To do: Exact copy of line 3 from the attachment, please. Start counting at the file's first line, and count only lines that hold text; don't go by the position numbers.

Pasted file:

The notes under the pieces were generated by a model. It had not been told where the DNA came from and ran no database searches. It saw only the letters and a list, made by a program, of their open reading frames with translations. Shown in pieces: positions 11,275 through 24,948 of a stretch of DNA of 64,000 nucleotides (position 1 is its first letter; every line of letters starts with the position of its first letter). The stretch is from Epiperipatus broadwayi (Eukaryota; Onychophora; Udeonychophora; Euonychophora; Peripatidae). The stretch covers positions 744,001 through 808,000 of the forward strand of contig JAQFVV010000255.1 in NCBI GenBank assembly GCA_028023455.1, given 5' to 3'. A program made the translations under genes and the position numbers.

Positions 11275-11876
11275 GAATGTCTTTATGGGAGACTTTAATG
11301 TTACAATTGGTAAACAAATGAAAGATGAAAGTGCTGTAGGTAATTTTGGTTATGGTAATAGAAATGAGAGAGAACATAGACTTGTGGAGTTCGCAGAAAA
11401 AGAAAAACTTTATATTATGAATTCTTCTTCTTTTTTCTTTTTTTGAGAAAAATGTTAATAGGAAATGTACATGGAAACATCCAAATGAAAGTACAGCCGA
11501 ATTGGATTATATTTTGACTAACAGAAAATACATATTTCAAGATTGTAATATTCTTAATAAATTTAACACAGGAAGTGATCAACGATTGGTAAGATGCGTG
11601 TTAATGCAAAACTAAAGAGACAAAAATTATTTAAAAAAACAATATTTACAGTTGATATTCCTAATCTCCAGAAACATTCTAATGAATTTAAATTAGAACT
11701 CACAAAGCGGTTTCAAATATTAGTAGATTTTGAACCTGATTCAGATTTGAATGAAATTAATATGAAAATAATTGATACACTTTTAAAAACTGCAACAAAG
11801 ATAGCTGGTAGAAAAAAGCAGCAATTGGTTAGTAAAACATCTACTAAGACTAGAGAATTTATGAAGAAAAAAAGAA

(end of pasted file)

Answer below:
11275 GAATGTCTTTATGGGAGACTTTAATG